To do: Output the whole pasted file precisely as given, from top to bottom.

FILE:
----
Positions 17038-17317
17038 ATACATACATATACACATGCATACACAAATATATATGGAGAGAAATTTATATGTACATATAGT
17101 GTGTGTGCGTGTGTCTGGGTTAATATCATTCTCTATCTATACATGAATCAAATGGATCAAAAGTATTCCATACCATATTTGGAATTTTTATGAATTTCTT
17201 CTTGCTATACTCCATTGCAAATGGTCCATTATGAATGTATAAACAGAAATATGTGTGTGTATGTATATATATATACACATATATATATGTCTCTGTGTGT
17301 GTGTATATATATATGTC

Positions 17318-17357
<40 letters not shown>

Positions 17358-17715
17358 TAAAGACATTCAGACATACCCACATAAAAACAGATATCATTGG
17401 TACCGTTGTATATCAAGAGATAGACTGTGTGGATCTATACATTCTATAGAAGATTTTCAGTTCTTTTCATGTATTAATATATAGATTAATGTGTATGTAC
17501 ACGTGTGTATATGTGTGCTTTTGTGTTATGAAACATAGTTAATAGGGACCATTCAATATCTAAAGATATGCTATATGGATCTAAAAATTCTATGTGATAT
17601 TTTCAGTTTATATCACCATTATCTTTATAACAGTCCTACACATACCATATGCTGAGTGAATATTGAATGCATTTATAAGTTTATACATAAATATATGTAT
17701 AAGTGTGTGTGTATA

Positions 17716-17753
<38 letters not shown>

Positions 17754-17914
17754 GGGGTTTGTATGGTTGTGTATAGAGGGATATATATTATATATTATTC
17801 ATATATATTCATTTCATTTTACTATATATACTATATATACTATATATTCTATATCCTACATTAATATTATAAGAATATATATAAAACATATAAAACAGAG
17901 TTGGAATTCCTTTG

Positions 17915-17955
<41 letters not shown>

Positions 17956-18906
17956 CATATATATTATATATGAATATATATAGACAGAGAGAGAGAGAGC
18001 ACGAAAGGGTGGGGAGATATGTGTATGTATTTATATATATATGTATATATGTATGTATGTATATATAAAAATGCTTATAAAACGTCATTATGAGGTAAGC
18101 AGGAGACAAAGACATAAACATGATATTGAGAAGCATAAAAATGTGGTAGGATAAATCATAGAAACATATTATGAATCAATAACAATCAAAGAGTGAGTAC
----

Positions 17038-17317
17038 ATACATACATATACACATGCATACACAAATATATATGGAGAGAAATTTATATGTACATATAGT
17101 GTGTGTGCGTGTGTCTGGGTTAATATCATTCTCTATCTATACATGAATCAAATGGATCAAAAGTATTCCATACCATATTTGGAATTTTTATGAATTTCTT
17201 CTTGCTATACTCCATTGCAAATGGTCCATTATGAATGTATAAACAGAAATATGTGTGTGTATGTATATATATATACACATATATATATGTCTCTGTGTGT
17301 GTGTATATATATATGTC

Positions 17318-17357
<40 letters not shown>

Positions 17358-17715
17358 TAAAGACATTCAGACATACCCACATAAAAACAGATATCATTGG
17401 TACCGTTGTATATCAAGAGATAGACTGTGTGGATCTATACATTCTATAGAAGATTTTCAGTTCTTTTCATGTATTAATATATAGATTAATGTGTATGTAC
17501 ACGTGTGTATATGTGTGCTTTTGTGTTATGAAACATAGTTAATAGGGACCATTCAATATCTAAAGATATGCTATATGGATCTAAAAATTCTATGTGATAT
17601 TTTCAGTTTATATCACCATTATCTTTATAACAGTCCTACACATACCATATGCTGAGTGAATATTGAATGCATTTATAAGTTTATACATAAATATATGTAT
17701 AAGTGTGTGTGTATA

Positions 17716-17753
<38 letters not shown>

Positions 17754-17914
17754 GGGGTTTGTATGGTTGTGTATAGAGGGATATATATTATATATTATTC
17801 ATATATATTCATTTCATTTTACTATATATACTATATATACTATATATTCTATATCCTACATTAATATTATAAGAATATATATAAAACATATAAAACAGAG
17901 TTGGAATTCCTTTG

Positions 17915-17955
<41 letters not shown>

Positions 17956-18906
17956 CATATATATTATATATGAATATATATAGACAGAGAGAGAGAGAGC
18001 ACGAAAGGGTGGGGAGATATGTGTATGTATTTATATATATATGTATATATGTATGTATGTATATATAAAAATGCTTATAAAACGTCATTATGAGGTAAGC
18101 AGGAGACAAAGACATAAACATGATATTGAGAAGCATAAAAATGTGGTAGGATAAATCATAGAAACATATTATGAATCAATAACAATCAAAGAGTGAGTAC